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Paid family leave

Proposed increase in paid family leave could help many Richmond households

on September 28, 2022

Ash Abbott, a 31-year-old single parent and math teacher at Kennedy High School in Richmond, was able to afford taking nine months of parental leave for the birth of their twins only by taking out private and student loans and buying necessities on credit. Now Abbott is in serious debt.

“All of my credit cards are maxed out, which I’ve never experienced in my life,” says Abbott. “I’m living paycheck to paycheck, and I have more debt than I’ve ever experienced. As far as credit-card loans, it’s just horrific. And as a math teacher, it’s like, ‘Oh, no, these are bad.’”

In California, lower income parents and caretakers like Abbott often face a difficult choice when considering whether to use the state’s paid leave program: They can either cut their leave short or take the full eight weeks at partial pay and face the financial repercussions.

New legislation on Gov. Gavin Newsom’s desk seeks to make leave more accessible by increasing the benefit for lower wage earners. Newsom has until Friday to sign SB 951, which would expand the California State Disability Insurance and Paid Family Leave program by increasing the percentage of income paid out during leave to 90% for many workers. It would apply to those who make 70% or less of the state average pay, which is $57,000 a year, according to Katie Duberg, political organizing director at the California Work & Family Coalition, which advocates on behalf of families, parents, and caretakers.

The policy would have a big impact on Richmond, where more than 1 in 5 people earns $39,900 or less, according to U.S. Census data.

Paid family leave
Ash Abbott and twins (courtesy of Ash Abbott)

California’s paid leave program provides workers with up to eight weeks of paid time to either take care of themselves or a family member, or to bond with a newborn or newly adopted child. Most workers in California automatically pay into the program.

Workers are paid 60% to 70% of their income during their leave, with the highest percentage reserved for very low-wage workers and most workers collecting only about 60%.

The payout is too low and keeps low-wage earners from taking advantage of the program, according to advocates of the legislation, who say increasing the payout would be an important step toward making paid leave accessible for low-income families, parents, and caretakers.

But raising it would mean higher wage-earners will be paying more into the state disability insurance fund that supports the program. For state Sen. Melissa Melendez, a Republican representing Riverside County, that’s a deal-breaker.

“I just could not support an effort that would take more money out of the pockets of Californians already struggling with high rates of inflation and the high cost of living in California,” she says.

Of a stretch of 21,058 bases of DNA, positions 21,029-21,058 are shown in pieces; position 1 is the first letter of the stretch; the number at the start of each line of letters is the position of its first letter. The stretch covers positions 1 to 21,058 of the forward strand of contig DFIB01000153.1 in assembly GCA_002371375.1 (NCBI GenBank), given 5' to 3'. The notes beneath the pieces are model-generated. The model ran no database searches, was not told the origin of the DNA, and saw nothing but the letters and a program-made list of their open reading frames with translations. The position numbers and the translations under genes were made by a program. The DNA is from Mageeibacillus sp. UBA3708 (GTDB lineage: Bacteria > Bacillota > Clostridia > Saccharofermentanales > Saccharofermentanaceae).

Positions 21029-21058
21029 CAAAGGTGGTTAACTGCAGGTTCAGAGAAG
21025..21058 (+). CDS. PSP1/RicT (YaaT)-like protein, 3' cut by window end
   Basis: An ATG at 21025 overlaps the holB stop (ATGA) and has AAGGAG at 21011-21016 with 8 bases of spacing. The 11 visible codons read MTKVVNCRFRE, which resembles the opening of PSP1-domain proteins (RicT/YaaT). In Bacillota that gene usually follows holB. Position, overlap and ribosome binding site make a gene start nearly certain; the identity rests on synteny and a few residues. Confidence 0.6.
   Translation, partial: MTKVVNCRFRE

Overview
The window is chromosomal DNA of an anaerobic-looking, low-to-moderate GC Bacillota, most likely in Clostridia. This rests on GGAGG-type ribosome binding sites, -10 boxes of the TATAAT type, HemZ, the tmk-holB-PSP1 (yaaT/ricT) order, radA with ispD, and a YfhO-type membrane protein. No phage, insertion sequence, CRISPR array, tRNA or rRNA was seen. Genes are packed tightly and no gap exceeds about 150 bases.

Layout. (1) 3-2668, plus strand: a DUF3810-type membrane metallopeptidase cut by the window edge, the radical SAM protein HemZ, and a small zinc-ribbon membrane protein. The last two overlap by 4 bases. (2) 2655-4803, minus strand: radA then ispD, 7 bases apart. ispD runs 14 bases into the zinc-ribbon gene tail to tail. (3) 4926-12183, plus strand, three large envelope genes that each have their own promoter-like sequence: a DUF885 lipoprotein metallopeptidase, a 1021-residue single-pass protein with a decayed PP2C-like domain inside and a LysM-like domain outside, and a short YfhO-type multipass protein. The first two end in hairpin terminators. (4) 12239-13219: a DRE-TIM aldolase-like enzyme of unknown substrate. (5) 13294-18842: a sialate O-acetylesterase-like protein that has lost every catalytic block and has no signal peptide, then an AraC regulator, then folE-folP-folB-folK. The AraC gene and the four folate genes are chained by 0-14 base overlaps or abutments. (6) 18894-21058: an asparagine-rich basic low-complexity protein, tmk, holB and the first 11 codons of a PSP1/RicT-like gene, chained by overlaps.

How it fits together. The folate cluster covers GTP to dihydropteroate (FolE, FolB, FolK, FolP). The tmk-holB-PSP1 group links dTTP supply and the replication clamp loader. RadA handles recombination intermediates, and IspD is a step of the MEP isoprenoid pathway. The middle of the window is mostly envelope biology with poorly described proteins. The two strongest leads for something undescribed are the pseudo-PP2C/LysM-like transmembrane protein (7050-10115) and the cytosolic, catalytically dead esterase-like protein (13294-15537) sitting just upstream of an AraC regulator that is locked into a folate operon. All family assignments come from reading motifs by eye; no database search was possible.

Sen. Brian Jones, a Republican representing San Diego County who also voted against the legislation, raised concerns about its potential to lead to “more small business closures, more employee layoffs, more lost jobs, and more people unemployed.” Jones noted that thousands of California small business owners and employees shared his concerns.

Last year, Newsom vetoed a similar bill that would have expanded paid leave, citing concerns that it “would create significant new costs … and would result in higher disability contributions paid by employees.” Political observers say that was largely because the legislation did not include a plan for how to pay for the expansion. 

The current bill, however, does include a payment plan, says Katie Wutchiett, a staff attorney at Legal Aid at Work, a nonprofit providing legal assistance to low-income people. Payroll contributions toward the fund now cap out at $145,000, with no additional contributions on money earned beyond amount. But under the new proposal, that cap would go away.

According to the California Budget and Policy Center, the current formula for funding the program disadvantages women, Black and Latinx workers the most because they are disproportionately represented in the population of low-paid workers. Consequently, access to California’s program is “very much a racial and economic justice issue,” says Jenya Cassidy, director at the California Work & Family Coalition.

Wutchiett noted that many families already have a difficult time making ends meet on their full income, so taking a 40% pay cut isn’t possible. 

“If people can get 90% of their income, that will take us a huge step towards making sure that if people are sick, they feel like they can take time off to recover, or if they have family members who need support, that they can be there without having to balance out what impact it will have on their ability to pay rent or buy food or take care of basic expenses,” she says. 

For Abbott, who was getting 70% of their pay, the increase to 90% would have lessened the onerous financial burden. 

“My credit card debt, there’s no way for me to pay it off at the rate that it’s growing. Having that 90% would have totally shifted that to where I would have had thousands of dollars of debt as opposed to tens of thousands of dollars,” Abbott says.

 “It’s just going to be crippling for a little while.”

If SB 951 is not passed, California’s current wage replacement rate for paid leave could go down to 55%, because the 2018 legislation that had raised it to as much as 70% is set to expire at the end of the year.

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